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Court of Appeal, Second District, Division 5, California.

Gerado VIZCARRA, Petitioner and Appellant, v. MUNICIPAL COURT OF the GLENDALE JUDICIAL DISTRICT, Respondent. The PEOPLE, Real Party in Interest.

Civ. 38994.

Decided: September 25, 1972

Richard S. Buckley, Public Defender, and James L. McCormick, W. Alan Bidwell and Dennis A. Fischer, Deputy Public Defenders, for petitioner and appellant. Joseph P. Bush, Dist. Atty., Harry Wood, Los Angeles, Head, Appellant Division, and Eugene D. Tavris, Deputy Dist. Atty., for real party in interest.

Defendant appeals from the denial of a petition for writ of prohibition to preclude his prosecution for an alleged misdemeanor violation of Penal Code section 148. The instant action was brought after dismissal by the District Attorney of a criminal action against defendant for felony violation of Health and Safety Code section 11530, and both actions arose out of closely related events which occurred on August 6, 1970.

On August 6, 1970, defendant was stopped by Glendale Police Officer Jones for driving a motorcycle with no license plate. Under authority of Vehicle Code section 40302(a),1 defendant was taken into custody when he was unable to produce a driver's license or other evidence of identification satisfactory to the officer. At the police station, defendant was subjected to a concededly illegal booking search,2 and Jones discovered a marijuana cigarette under a flap in defendant's wallet. Defendant grabbed the cigarette from Jones' hand, ran down a hall, and devoured the contraband before he was again restrained by the officer. A second marijuana cigarette was also found in the wallet, and defendant was charged by complaint with illegal possession of marijuana (Health & Saf.Code s 11530). Following a preliminary hearing, defendant was held to answer, and a felony information charging him with that offense was filed against him. After an adverse ruling on a Penal Code section 995 motion, defendant filed a petition for writ of prohibition (Pen.Code s 999a), and an alternative writ issued commanding the superior court to desist from further proceedings except to dismiss the action or to show cause why a peremptory writ should not issue. In response to the alternative writ, the People moved to dismiss the action, and this motion was granted. Thereafter, the People filed a misdemeanor complaint in Glendale Municipal Court charging defendant with a violation of Penal Code section 148 (wilfully and unlawfully resisting, delaying, and obstructing Jones in the discharge of his duty of arresting defendant for violation of Health & Saf.Code s 11530). Defendant was arrested, arraigned and released on his own recognizance. Defendant pleaded not guilty, and his motion for dismissal of the complaint was denied. Defendant stipulated that his Penal Code section 1538.5 motion be considered on the preliminary hearing transcript of the felony matter, and that if the motion to suppress were denied, the guilt or innocence of defendant be determined on that record plus any additional evidence which the parties desired to produce. Prior to the section 1538.5 hearing, defendant filed a petition for writ of prohibition in the superior court, and an alternative writ issued. The People's motion that the alternative writ be modified to permit the filing of an amended complaint in the municipal court was granted. Over defendant's objection, an amended complaint was filed, the amendment providing that the oficer's duty was ‘the retention of contraband in his possession.’ The alternative writ which had issued in the superior court was then discharged, and the peremptory writ was denied. Defendant's petition for stay of proceedings was denied, and this appeal is from the denial of the peremptory writ.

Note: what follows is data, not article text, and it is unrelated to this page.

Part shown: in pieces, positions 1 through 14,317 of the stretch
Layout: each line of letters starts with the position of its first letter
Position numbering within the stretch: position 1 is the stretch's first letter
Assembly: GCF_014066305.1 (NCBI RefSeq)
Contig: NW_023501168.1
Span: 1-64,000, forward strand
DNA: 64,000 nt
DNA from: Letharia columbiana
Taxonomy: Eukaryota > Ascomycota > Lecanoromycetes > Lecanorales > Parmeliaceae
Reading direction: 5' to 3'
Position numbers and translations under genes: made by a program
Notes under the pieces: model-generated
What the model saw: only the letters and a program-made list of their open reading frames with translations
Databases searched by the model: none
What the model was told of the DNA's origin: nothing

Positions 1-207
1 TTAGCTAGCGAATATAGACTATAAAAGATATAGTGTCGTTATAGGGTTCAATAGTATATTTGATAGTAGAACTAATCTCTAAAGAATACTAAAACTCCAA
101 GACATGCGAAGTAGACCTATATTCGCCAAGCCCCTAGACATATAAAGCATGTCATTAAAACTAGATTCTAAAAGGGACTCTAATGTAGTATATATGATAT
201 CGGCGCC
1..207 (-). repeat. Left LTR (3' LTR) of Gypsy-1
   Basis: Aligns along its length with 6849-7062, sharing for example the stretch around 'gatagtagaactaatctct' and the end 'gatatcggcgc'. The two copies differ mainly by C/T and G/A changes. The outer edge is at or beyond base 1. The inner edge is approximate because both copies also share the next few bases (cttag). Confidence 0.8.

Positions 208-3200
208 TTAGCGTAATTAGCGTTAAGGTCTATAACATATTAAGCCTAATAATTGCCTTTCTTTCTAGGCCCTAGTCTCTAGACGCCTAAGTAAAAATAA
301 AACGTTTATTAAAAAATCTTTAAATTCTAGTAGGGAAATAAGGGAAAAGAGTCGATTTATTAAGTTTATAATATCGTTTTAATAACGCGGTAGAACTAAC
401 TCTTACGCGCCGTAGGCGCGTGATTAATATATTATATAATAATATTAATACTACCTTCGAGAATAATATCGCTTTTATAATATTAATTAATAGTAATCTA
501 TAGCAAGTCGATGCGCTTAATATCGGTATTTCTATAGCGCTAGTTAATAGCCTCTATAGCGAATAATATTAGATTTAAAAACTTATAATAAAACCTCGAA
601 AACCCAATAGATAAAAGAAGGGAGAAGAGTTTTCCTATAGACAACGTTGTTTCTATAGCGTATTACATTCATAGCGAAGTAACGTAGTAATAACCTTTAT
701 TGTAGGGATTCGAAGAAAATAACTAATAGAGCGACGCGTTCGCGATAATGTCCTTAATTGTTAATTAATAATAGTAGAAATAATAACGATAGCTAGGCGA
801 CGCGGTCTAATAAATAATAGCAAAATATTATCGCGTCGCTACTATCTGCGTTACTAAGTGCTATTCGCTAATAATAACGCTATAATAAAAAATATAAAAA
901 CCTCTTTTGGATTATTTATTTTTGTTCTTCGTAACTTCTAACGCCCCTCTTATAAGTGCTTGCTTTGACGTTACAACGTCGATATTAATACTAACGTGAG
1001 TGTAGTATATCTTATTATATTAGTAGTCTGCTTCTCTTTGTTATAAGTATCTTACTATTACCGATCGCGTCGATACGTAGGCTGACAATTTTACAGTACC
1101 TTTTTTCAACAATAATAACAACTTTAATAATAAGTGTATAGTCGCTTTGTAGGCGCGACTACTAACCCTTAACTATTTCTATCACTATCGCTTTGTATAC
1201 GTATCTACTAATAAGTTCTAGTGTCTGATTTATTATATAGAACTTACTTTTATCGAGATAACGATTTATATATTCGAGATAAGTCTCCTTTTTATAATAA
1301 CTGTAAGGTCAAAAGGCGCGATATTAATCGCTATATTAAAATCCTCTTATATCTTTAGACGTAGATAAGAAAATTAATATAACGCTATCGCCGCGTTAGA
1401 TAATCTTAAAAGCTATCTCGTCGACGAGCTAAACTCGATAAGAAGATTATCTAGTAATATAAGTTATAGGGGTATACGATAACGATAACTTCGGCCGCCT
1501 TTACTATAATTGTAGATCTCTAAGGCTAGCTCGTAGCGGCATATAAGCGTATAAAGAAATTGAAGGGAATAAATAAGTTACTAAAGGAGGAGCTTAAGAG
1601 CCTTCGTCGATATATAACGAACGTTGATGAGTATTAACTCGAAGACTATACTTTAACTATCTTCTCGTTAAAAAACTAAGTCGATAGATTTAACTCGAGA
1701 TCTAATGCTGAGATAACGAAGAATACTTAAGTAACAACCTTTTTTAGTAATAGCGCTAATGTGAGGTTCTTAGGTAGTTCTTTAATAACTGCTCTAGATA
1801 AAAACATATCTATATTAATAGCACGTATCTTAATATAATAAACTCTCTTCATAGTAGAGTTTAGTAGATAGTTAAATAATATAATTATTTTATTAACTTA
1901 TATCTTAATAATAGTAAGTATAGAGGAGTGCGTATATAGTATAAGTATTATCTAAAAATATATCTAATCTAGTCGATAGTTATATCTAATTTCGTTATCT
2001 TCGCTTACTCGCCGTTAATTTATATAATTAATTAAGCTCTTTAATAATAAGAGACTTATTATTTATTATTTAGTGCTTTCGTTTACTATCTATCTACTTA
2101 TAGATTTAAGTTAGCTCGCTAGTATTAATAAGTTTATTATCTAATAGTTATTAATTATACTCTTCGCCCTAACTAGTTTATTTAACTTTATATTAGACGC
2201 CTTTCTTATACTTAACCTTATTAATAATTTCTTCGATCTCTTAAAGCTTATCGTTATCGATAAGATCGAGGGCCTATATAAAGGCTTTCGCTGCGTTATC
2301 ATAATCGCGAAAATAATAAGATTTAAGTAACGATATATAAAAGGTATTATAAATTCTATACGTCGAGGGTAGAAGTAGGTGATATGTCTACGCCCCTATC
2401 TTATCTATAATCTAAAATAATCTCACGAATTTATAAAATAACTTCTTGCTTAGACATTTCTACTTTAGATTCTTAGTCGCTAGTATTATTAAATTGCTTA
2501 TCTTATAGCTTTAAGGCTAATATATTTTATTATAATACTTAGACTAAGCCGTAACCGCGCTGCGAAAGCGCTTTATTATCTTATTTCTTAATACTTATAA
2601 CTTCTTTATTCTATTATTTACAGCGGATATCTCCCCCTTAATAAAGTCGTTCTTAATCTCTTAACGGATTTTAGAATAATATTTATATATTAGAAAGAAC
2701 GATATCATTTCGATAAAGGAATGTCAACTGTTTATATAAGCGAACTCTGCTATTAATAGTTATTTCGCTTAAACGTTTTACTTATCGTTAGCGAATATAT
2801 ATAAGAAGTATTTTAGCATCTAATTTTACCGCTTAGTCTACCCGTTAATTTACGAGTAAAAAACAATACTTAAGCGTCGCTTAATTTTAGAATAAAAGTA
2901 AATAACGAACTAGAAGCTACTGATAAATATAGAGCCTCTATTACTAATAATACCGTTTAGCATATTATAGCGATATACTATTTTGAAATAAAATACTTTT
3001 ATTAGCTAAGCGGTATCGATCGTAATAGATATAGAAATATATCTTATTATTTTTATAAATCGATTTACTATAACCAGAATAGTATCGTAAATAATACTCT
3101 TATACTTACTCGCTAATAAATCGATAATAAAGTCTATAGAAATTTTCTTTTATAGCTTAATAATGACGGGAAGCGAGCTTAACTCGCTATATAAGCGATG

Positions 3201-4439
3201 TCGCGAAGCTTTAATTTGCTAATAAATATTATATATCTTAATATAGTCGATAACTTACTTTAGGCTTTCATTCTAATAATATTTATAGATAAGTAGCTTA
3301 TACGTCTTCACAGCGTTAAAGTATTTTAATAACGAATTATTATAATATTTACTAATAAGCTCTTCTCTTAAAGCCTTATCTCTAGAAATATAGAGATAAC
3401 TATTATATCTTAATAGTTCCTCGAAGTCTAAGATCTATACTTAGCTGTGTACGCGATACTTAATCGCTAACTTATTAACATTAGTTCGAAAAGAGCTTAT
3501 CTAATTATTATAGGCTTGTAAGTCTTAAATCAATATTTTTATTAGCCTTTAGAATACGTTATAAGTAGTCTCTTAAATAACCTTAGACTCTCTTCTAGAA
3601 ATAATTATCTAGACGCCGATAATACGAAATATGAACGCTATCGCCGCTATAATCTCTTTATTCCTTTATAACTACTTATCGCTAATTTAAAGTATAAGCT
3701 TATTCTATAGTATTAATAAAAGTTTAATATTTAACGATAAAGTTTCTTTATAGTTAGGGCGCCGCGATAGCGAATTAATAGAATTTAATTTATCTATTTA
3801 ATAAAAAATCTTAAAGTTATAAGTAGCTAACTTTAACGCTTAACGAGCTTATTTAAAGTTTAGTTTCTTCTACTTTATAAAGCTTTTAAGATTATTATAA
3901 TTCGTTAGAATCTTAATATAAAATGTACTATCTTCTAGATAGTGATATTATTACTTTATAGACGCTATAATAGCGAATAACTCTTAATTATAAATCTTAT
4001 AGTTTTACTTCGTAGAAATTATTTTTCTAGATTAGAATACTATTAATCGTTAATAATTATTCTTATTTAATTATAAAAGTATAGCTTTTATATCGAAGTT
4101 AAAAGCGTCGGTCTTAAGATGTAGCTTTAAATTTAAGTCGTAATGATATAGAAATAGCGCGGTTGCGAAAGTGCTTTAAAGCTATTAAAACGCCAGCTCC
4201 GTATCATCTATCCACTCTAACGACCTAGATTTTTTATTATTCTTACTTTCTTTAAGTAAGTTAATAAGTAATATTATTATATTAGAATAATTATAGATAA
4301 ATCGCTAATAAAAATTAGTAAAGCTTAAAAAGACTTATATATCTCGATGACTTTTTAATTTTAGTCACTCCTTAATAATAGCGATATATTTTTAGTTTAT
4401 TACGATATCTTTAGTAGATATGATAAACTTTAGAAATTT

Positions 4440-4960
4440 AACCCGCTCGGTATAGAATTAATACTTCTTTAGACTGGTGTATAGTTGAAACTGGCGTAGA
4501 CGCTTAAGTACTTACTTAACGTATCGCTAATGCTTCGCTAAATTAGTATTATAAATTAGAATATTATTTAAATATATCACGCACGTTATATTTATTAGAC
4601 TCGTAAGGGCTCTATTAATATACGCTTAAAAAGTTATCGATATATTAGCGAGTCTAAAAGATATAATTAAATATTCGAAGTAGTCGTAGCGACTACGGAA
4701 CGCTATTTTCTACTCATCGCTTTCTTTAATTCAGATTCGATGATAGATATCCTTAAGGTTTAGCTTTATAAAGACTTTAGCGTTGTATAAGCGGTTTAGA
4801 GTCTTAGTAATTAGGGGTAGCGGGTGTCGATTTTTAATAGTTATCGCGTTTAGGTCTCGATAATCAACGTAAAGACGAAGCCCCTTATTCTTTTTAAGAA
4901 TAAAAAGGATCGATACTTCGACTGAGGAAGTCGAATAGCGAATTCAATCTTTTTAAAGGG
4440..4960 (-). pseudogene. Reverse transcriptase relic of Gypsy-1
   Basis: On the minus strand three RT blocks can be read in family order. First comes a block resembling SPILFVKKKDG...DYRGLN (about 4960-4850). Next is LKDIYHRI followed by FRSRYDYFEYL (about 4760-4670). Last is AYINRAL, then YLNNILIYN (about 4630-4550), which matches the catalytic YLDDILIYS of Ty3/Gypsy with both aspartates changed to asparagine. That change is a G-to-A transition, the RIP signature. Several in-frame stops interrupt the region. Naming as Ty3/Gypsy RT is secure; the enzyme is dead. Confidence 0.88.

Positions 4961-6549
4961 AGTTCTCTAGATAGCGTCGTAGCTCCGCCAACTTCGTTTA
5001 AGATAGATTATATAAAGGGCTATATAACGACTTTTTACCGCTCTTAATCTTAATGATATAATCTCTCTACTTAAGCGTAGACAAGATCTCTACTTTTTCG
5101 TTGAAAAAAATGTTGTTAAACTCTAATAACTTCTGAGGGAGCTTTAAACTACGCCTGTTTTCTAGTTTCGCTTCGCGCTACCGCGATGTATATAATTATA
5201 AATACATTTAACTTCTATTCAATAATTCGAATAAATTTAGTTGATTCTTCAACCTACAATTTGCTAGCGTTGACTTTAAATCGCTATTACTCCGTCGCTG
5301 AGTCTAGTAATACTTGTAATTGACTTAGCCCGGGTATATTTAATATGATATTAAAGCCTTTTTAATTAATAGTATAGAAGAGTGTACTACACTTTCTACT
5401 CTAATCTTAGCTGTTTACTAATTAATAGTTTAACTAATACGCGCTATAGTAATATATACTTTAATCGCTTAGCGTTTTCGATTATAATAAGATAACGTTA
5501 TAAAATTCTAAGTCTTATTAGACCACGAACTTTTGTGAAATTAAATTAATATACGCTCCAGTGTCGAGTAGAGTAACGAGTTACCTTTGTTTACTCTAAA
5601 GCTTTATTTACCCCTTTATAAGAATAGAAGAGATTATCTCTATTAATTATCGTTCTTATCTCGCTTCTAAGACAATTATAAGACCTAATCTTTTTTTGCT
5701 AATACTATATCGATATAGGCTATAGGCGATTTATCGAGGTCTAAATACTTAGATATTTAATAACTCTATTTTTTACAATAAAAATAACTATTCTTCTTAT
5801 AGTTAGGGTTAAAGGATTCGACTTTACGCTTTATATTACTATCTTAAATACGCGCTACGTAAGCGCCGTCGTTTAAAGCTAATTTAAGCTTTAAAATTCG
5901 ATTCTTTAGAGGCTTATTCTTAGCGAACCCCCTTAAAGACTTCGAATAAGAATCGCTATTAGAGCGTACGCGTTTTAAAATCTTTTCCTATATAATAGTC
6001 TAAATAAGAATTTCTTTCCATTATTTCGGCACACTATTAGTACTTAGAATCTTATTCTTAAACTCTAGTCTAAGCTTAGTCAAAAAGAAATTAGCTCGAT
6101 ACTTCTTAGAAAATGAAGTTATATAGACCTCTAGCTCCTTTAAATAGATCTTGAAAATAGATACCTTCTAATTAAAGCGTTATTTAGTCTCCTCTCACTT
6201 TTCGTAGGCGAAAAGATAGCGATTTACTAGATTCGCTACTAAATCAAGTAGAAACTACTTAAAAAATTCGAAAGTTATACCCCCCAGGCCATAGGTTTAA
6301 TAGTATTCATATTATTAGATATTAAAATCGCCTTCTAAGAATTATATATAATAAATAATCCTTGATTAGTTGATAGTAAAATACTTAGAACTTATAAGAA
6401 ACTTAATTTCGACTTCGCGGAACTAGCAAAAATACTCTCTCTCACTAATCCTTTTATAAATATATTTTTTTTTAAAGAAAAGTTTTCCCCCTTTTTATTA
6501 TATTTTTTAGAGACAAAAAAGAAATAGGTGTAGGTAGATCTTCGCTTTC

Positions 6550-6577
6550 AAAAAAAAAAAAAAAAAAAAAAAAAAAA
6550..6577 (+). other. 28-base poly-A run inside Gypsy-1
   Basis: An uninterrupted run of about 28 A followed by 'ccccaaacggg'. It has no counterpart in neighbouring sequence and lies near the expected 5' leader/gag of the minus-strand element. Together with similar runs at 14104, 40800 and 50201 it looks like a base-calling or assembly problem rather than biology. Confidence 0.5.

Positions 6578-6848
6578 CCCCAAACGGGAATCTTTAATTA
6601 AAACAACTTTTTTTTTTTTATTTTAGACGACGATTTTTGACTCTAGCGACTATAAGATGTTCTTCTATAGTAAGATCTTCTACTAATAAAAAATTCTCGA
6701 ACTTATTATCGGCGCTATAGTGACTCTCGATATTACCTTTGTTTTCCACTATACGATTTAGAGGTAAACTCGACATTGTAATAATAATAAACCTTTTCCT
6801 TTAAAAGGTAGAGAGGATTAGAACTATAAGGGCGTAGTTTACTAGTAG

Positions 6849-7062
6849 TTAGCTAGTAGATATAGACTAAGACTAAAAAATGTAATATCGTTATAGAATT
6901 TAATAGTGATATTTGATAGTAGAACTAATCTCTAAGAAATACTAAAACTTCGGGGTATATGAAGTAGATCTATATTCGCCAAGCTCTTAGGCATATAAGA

Defendant's prime contention, as stated in his brief is: ‘The District Attorney is barred by Penal Code sections 6543 and 954,4 as interpreted by the doctrine of Kellett v. Superior Court (63 Cal.2d 822, 48 Cal.Rptr. 366, 409 P.2d 206) from subjecting (defendant) to successive prosecution for violation of Penal Code section 148 after his previous prosecution for violation of Health and Safety Code section 11530, arising out of the same factual incident and circumstances, was dismissed by the court at the District Attorney's request.’

Defendant contends that the District Attorney's dismissal of the information charging the section 11530 violation was tantamount to an acquittal. The statutory language that it is ‘an acquittal or conviction and sentence’ that bars a subsequent prosecution (Pen.Code s 654) clearly indicates that the bar is one founded on a type of jeopardy-prohibition short of actual double jeopardy. In the words of Kellett v. Superior Court, Supra (at p. 827, 48 Cal.Rptr. at p. 370, 409 P.2d at p. 210), ‘If needless harassment and the waste of public funds are to be avoided, some acts that are divisible for the purpose of punishment must be regarded as being too interrelated to permit their being prosecuted successively. When there is a course of conduct involving several physical acts, the actor's intent or objective and the number of victims involved, which are crucial in determining the permissible punishment, may be immaterial when successive prosecutions are attempted. When, as here, the prosecution is or should be aware of more than one offense in which the same act or course of conduct plays a significant part, all such offenses must be prosecuted in a single proceeding unless joinder is prohibited or severance permitted for good cause. Failure to unite all such offenses will result in a bar to subsequent prosecution of any offense omitted if the initial proceedings culminate in either acquittal or conviction and sentence.’ By footnote to this quote, the court disapproved of People v. Wilson, 224 Cal.App.2d 738, 37 Cal.Rptr. 42 to the extent that Wilson was inconsistent with this conclusion. Defendant, however, relies upon Wilson to support his contention that the dismissal should be viewed as an acquittal. Defendant misreads Wilson, for in that case it was a misdemeanor charge which was initially dismissed, not a felony charge. That court necessarily applied Penal Code section 1387: ‘An order for the dismissal of the action, made as provided in this chapter, is a bar to any other prosecution for the same offense if it is a misdemeanor, But not if it is a felony.’ (Emphasis added.) We therefore conclude that, in the case of the dismissal of the felony count charging a violation of Health and Safety Code section 11530, refiling the count is not prohibited by statute. It is not contended that the section 148 charge is included within the section 11530 charge, but rather, that the facts giving rise to each were relatively as of the same time and were known at all times by the prosecution, which facts, it is urged, justify the application of a bar to further and repetitive prosecution. We do not agree.